The blog interviews return as normal tomorrow morning with novelist Laura-Wilkinson – the one hundred and eighty-ninth of my blog interviews with novelists, poets, short story authors, bloggers, autobiographers and more. A list of interviewees (blogged and scheduled) can be found here. If you like what you read, please do go and investigate further. And I enjoy hearing from readers of my blog; do either leave a comment on the relevant interview (the interviewees love to hear from you too!) and / or email me.

Author Spotlight no.27 – Rachel Cochrane

To complement my daily blog interviews I recently started a series of Author Spotlights and today’s, the twenty-seventh, is of scriptwriter and spoken word director, editor (and more) Rachel Cochrane.

After many years of scriptwriting full-time and several shortlists, Rachel decided to bypass the cumbersome commissioning process and take advantage of the advent of digital media.  After being selected for the Creative GLEAM scheme at Durham University Business School and a DigitalCity Fellowship at the Institute of Digital Innovation, she has now set up a spoken word entertainment website listenupnorth.com, recording her own dramas and inviting other writers to submit their quality work for you to enjoy.  Rachel is about to launch the pilot episode of her webdrama Celia, the deliberations of a middle-class, middle-aged woman which bears no resemblance to her own life – honest.  Catch the trailer http://listenupnorth.com/drama-page/338.

And now from the author herself:

After almost 7 years of near solitary writing, I decided to set up listenupnorth.com, a spoken word entertainment website.  I had a vague plan of how it might work but I was charting new territory.  Really it was a case of putting my toe in the water to see what might develop.

I wanted to produce the radio plays that I had written as audio dramas and put them out to an audience on the web.  This needed a several-pronged approach:

  • Gathering actors
  • Directing
  • Arranging recording and editing
  • Legal considerations
  • Developing a website to house the productions

Having no experience of recording and editing, I contacted a local studio and arranged to record a short pilot drama.  They were used to recording music rather than drama and so arranged to do the pilot free of charge.  The drama was called Couple and needed 3 actors: a narrator and 2 actors that make up the couple, figures in a sculpture of the same name sited on a breakwater off the Northumberland coast.  Most of my dramas have a village setting because that is the environment with which I am familiar.  However I hope that the themes of my stories are universal and something with which most people can identify.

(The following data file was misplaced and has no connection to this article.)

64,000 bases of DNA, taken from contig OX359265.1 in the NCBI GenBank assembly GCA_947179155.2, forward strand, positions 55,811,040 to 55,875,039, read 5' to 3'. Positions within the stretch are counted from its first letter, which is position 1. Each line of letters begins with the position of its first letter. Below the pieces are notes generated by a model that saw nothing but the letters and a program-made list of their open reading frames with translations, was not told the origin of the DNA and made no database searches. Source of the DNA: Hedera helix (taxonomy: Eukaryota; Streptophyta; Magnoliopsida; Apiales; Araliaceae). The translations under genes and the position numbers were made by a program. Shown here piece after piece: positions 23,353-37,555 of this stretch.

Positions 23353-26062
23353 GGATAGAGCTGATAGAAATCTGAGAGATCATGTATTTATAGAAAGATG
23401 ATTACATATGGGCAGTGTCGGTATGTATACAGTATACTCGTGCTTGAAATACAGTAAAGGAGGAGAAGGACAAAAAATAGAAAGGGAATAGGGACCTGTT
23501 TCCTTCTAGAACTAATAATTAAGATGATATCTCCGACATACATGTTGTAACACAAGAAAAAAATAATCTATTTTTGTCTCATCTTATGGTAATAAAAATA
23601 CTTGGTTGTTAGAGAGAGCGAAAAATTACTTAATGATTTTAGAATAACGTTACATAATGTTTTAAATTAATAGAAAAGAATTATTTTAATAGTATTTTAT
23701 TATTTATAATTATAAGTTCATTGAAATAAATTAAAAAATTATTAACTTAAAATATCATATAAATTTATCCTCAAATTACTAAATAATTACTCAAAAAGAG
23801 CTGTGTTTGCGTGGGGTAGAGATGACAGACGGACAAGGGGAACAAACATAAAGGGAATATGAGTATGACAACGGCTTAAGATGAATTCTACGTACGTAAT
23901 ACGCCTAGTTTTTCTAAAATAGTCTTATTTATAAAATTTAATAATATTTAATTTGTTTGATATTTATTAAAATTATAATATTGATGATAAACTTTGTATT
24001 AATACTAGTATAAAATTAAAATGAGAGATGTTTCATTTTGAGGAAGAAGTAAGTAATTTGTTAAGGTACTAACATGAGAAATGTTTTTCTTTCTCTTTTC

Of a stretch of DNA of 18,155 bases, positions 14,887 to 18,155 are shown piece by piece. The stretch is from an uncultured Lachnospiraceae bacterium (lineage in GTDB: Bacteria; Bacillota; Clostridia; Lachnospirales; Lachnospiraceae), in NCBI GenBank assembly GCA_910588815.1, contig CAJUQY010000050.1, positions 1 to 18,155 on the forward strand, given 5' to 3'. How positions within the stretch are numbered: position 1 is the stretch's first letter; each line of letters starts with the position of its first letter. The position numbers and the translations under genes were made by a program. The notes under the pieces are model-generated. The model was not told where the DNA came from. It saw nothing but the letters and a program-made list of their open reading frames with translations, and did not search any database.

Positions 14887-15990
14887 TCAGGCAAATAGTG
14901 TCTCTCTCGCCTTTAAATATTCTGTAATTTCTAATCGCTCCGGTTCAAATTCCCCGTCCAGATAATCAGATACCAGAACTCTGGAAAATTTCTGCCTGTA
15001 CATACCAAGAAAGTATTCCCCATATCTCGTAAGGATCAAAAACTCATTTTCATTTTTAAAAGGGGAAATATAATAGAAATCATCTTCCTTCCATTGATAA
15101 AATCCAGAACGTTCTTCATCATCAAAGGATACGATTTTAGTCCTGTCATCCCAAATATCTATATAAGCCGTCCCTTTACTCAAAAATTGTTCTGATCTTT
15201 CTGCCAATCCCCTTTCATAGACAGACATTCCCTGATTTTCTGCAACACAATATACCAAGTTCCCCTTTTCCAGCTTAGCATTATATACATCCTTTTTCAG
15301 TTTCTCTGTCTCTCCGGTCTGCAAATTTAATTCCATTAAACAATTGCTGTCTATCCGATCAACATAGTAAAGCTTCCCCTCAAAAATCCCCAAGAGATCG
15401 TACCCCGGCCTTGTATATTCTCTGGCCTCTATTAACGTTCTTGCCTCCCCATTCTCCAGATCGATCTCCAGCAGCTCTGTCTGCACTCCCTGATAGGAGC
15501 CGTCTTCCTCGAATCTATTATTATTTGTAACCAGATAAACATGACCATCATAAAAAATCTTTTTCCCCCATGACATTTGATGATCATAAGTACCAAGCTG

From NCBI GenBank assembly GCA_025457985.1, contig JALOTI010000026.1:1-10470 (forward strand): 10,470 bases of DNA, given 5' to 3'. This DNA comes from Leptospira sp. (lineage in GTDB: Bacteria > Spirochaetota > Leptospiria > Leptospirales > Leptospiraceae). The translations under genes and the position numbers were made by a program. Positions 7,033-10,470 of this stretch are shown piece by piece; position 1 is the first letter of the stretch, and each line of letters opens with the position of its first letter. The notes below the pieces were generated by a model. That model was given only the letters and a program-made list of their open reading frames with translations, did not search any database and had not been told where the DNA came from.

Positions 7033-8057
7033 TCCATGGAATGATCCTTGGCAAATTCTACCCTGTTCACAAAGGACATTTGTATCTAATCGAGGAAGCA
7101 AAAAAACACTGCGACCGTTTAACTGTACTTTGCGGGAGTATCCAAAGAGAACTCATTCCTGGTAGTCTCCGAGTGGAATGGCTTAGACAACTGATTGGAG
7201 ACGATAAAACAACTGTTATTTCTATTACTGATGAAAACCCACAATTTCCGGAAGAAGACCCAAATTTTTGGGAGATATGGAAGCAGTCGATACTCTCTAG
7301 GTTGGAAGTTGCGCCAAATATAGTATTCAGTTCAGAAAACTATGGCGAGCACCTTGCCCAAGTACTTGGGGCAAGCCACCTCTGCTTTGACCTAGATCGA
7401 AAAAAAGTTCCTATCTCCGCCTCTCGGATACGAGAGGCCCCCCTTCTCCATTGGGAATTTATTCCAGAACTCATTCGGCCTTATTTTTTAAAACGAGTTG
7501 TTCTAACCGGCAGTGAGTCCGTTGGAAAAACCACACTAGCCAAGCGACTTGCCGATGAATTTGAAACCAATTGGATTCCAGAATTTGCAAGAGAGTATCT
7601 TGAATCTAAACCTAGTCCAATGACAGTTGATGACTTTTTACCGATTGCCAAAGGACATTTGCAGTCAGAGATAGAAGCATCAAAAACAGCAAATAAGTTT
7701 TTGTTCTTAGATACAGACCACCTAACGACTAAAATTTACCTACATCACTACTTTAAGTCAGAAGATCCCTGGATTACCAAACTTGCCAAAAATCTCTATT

Through our local am dram I was able to enlist the help of willing actors keen for a new experience.  We rehearsed in my sitting room, it was the first time that I had directed and being tuned into voice was the key, as there would obviously be no visual clues.  Because actors did not have to learn lines, we could concentrate on performance.  The actors were very supportive and I learnt that being open to suggestions does not mean you lose artistic freedom or ownership of your work but that collaboration makes it greatly enhanced.

Waking up on the morning of the recording is always a tense affair; it’s not until I get to the studio, the actors are positioned behind the microphones and I start ticking off items on my schedules that I can start to relax.  Depending on length and complexity of script, it can take anything from a few hours to one and a half days to record.  I usually attend sessions with the recording technician at the later stages of editing.  It takes around four times longer to edit than record.  Sound effects are also added in, purchased with a royalty free licence as my website is potentially commercial.  The actors also sign performers’ contracts to ensure that I own the recording that we make and I can put it out on a website and use parts of it for publicity.  Similarly, for any writers’ work I use, a contributor’s contract is also required.

The finished work is then uploaded with great excitement to my specially developed spoken word entertainment website listenupnorth.com and publicised through social and traditional media to take it out to an audience.

Radio/audio Plays produced so far: Couple, Village Notes, Tilting at Windmills (monologue), Any Other Business, Oranges and Lemons, A Grand Old Lady (monologue) and Dolly’s House.

There is no greater joy for a writer than hearing their words come to life and I am indebted to my generous and talented friends for helping me realise this dream.

You can find more about Rachel and her work via the links above and you can also find her on Twitter and Facebook. You can also email her at enquiries@listenupnorth.com.

The blog interviews will return as normal tomorrow with mystery novelist Anne R Allen – the one hundred and seventy-second of my blog interviews with novelists, poets, short story authors, bloggers, autobiographers and more. A list of interviewees (blogged and scheduled) can be found here. If you like what you read, please do go and investigate further. And I enjoy hearing from readers of my blog; do either leave a comment on the relevant interview (the interviewees love to hear from you too!) and / or email me. You can also read / download my eBooks here.